He may be retiring from his full-time job, but it’s clear that Mark Cleverdon’s voice will continue to be heard across the South East for some time to come.

Auctioneer Mark, who is leaving Hobbs Parker after exactly 27 years (“to the week”), will continue to deliver his unique and expert livestock commentary at agricultural shows up and down the land, as well as playing a vital role as a long-serving committee member with the Weald of Kent Ploughing Match.

Factor in tending nine acres of land, including six acres of woodland, at his home, “a bit of casual work” and more time volunteering with the Farming Community Network charity and it is clear that this won’t be a quiet retirement.

Born in Cornwall, the son of auctioneer Basil Cleverdon and his wife Anne, Mark attended Shebbear and then Exeter Colleges before beginning his career as a cadet valuer in the valuation office in Bury St Edmunds, Suffolk. The role, which was with Her Majesty’s Revenue and Customs, provided training as a chartered surveyor, at that time an essential qualification for the role.

“I didn’t work with livestock for the whole of that five-year spell. It was the only time in my career,” he recalled.

Leaving HMRC in his mid-twenties, Mark, now 66, joined Ambrose and Foster (now Lambert & Foster) and spent 15 years with the firm in Maidstone, selling livestock in the county town and in Rye and running farm dispersal sales.

Mark moved to Ashford, Kent-based Hobbs Parker in 1995, part of a team including Richard Wood and Elwyn Davies. He has played a unique role in the business, working as an auctioneer but also heading up the administrative team, looking after farmers “from the point at which they decide to sell their animals to making sure they get the cheque. It’s not something everyone enjoys doing, but I have always taken a pride in getting that bit right as well as enjoying the selling”, he commented.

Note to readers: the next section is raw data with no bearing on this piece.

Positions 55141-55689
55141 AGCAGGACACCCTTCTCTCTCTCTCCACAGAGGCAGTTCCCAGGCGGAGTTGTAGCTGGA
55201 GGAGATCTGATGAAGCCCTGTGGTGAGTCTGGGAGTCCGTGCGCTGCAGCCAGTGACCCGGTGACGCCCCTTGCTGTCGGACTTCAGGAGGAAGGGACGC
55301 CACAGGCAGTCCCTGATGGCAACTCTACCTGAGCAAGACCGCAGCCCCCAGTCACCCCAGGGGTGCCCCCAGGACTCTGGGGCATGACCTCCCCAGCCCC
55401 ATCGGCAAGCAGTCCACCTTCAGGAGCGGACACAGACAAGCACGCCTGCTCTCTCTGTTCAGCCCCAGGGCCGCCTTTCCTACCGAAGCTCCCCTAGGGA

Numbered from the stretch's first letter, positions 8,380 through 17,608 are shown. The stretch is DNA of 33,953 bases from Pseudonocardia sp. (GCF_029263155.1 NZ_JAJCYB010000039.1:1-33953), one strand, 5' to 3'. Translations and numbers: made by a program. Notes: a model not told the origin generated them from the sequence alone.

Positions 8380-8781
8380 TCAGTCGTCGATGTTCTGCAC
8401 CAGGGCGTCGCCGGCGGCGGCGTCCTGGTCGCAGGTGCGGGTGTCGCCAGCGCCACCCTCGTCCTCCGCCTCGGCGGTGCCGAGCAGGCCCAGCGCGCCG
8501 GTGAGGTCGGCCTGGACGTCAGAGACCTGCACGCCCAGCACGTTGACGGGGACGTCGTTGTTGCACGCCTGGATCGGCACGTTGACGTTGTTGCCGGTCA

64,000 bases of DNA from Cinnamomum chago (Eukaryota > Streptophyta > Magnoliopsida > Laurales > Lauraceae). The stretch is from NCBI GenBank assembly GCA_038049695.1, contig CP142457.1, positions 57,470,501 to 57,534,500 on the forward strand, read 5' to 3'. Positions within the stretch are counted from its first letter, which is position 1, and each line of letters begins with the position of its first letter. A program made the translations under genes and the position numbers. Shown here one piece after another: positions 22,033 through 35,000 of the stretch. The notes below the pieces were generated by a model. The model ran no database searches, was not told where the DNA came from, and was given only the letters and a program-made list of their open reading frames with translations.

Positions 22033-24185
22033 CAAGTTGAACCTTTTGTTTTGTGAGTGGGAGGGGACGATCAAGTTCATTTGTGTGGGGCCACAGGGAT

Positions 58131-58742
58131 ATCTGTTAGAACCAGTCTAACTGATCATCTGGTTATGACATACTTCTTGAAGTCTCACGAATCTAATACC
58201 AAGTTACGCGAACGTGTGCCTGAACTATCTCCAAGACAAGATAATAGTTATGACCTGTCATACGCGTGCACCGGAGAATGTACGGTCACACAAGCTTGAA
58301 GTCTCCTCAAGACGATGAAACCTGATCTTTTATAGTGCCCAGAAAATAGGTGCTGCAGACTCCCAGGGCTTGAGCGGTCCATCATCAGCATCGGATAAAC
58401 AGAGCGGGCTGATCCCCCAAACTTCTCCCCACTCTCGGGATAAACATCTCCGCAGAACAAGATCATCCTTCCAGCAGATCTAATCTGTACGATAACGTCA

Of his career he said: “I have never woken up in the morning not wanting to go to work and I have always enjoyed whatever job I have done. It’s a people business and I have loved working with people and being part of the farming community. I have made lots of great friends and I am glad that I will still meet up with them at agricultural shows and ploughing matches.”

The livestock commentaries that have helped make him such a recognisable figure across the South East began in the mid 1980s, when Jim Howie moved to the west of England, leaving a vacancy for someone to deliver the parade commentary at the Kent Show. Mark took up the challenge and has made the job his own, not just at the Kent show but at around a dozen events each summer – and providing ring commentaries as well. “It’s essentially my hobby and one I plan to keep doing,” he confirmed.

Casual jobs he has already lined up to keep himself busy this summer include apple and grape picking, while looking after the land he and his wife Cynthia have at their home will also keep him busy. The couple have a son, Eoin, who farms in Staffordshire.

“I have enjoyed working with people, the buzz of the sales rostrum and the responsibility you have as an auctioneer,” Mark commented, “as well as taking a pride in making sure the job was done properly. Attention to detail is important. If one cheque goes to the wrong person out of 200 processed in a week, that’s one too many, so I worked hard to make sure it didn’t happen.”

The painting of Mark on this page was presented to him as a leaving gift from the directors of Hobbs Parker.